Every day our pilots safely land some 700 flights throughout our network of more than 100 destinations in over 20 different countries, many of which have unique weather and terrain. Occasionally a landing will be aborted and a missed approach initiated if the pilots determine it’s the best option. In this case, our crew experienced rapidly changing weather conditions and as a result descended below the normal glide path on the approach to the landing. The crew recognized the situation, and the regularly trained and desired outcome was obtained – a safe missed approach to a safe landing.

There can be any number of reasons why a go-around could be made. Weather or runway conditions may be less than ideal, or there may be other aircraft still on, or in the vicinity of, the runway. Regardless of the reason, pilots are trained to initiate a missed approach without hesitation, and go-arounds like the one executed last week at SXM – while not something we do every day – are also not uncommon. Relying on their skill, training and experience, our pilots who landed our Boeing 737-800 at SXM last week made the right call, and the process worked the way in which it’s intended.

All situations like this will have a fulsome review with learnings applied. Perspective is always helpful when you’re looking at a photo or video, or reading or hearing something in the news. Thanks for visiting our blog to get ours.

Have your say

Comments are closed.

Stay in check with our daily burst of news stories delivered to your inbox.

Read more

Up to 40,000 OnePlus customers have their credit card details exposed in data breach

Privacy/Security - If you’ve recently purchased something via the OnePlus website, you may need to regularly check your credit card statement as…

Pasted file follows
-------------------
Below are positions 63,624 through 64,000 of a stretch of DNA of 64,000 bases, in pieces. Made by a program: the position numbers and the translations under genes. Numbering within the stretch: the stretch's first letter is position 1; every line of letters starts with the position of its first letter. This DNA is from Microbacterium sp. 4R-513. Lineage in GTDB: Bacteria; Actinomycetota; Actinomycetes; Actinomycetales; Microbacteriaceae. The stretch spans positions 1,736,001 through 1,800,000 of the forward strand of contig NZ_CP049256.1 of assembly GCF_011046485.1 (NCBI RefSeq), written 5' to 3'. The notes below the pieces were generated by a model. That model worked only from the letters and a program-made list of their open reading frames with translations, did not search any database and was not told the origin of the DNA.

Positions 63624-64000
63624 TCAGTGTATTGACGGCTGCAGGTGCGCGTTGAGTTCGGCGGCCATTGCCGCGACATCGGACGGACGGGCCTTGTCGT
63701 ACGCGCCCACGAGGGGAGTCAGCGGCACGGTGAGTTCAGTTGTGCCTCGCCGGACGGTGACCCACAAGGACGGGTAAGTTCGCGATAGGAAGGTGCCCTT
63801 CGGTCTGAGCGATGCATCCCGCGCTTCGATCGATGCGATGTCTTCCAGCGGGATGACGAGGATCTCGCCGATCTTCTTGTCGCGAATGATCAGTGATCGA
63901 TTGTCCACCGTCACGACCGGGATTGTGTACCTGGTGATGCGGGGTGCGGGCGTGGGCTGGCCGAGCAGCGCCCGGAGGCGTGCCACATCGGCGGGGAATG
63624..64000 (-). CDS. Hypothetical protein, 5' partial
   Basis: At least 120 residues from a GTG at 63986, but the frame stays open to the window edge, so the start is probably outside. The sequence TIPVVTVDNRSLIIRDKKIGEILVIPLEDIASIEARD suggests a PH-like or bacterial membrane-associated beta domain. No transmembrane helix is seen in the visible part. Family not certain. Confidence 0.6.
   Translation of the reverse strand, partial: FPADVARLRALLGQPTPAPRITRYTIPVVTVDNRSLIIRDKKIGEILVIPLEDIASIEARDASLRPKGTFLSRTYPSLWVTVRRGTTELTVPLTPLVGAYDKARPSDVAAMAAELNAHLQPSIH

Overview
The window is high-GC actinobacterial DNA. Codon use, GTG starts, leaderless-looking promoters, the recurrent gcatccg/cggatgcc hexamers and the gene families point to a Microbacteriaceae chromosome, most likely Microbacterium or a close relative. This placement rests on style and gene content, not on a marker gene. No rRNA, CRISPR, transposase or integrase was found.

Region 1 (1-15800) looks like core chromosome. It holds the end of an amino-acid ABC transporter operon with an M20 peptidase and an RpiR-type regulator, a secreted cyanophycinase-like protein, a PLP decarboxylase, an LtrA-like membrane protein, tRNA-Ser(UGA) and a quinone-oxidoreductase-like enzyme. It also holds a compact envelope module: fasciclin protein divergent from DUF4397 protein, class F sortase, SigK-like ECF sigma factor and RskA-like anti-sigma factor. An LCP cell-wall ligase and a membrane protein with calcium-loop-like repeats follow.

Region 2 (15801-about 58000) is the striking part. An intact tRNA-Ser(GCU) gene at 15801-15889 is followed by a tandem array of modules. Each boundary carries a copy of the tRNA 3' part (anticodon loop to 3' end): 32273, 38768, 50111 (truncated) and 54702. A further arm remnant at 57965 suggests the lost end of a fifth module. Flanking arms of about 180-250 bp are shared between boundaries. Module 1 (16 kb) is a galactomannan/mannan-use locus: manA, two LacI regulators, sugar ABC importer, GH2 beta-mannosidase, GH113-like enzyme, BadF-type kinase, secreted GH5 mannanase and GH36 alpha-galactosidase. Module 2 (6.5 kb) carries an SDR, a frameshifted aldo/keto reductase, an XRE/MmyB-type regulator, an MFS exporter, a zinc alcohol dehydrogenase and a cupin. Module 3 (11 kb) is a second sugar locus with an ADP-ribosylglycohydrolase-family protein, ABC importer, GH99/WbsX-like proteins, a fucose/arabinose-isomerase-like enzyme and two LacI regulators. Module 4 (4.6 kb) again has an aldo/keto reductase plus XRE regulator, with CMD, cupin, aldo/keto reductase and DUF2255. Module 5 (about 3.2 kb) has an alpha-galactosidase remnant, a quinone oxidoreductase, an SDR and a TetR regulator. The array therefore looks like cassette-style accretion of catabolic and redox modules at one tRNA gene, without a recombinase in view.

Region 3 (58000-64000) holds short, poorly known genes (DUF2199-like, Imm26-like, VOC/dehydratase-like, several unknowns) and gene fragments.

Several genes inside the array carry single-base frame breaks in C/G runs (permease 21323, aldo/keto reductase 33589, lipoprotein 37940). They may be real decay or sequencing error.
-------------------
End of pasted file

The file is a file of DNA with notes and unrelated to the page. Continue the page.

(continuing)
By - Jan 19, 2018 5:04pm AST

The 9 best vlogging cameras for 2018

Entertainment - Even with the YouTube apocalypse, vlogging is still a huge deal. Last year we talked about some of the top…

By - Jan 19, 2018 1:42am AST

YouTube and Facebook pull Tide Pod Challenge videos because people are stupid

Social Media - It’s a new year and people are already doing dumb things for their 15 minutes of internet fame. Both Facebook…

By - Jan 18, 2018 11:10pm AST

Apple will soon allow you to disable battery management software on older iPhones

Mobile - After a wave of mounting criticism, lawsuits, and PR statements, Tim Cook has announced that users will now have the…

By - Jan 18, 2018 3:21am AST

7 things the media gets wrong about air travel and aviation

Travel - When there is ‘trouble’ in the sky, there tends to be ‘trouble’ with the reporting as well. Many news agencies,…

By - Jan 18, 2018 1:47am AST

Apple issues iOS 11.2.2 to address Spectre vulnerability

Mobile - In the wake of the industry-wide Spectre and Meltdown chip flaws, Apple has issued a security update for iOS 11…

By - Jan 8, 2018 2:55pm AST

Social media “Fear Of Missing Out” detrimental to our mental well-being

Science/Space - Human beings generally see themselves in the best light possible compared to others. This psychological phenomenon is called illusory superiority….

By - Jan 2, 2018 11:50pm AST

Passengers on Hawaiian Airlines flight celebrate New Year’s Day twice due to delay

Travel - Passengers on board a Hawaiian Airlines flight from Auckland, New Zealand to Honolulu, Hawaii were able to celebrate New Year’s…

By - Jan 1, 2018 11:13pm AST

LG shows off world’s first 88-inch 8K OLED display for CES 2018

Technology - LG is stepping up the display game with the unveiling of a world first 88-inch, 8K OLED display. When compared…

By - Jan 1, 2018 10:33pm AST

How to fix Samsung Galaxy Note 8 charging issues

Technology - Some Samsung Galaxy Note 8 customers have run into a peculiar situation where their phones refuse to charge after being…

By - Jan 1, 2018 12:31am AST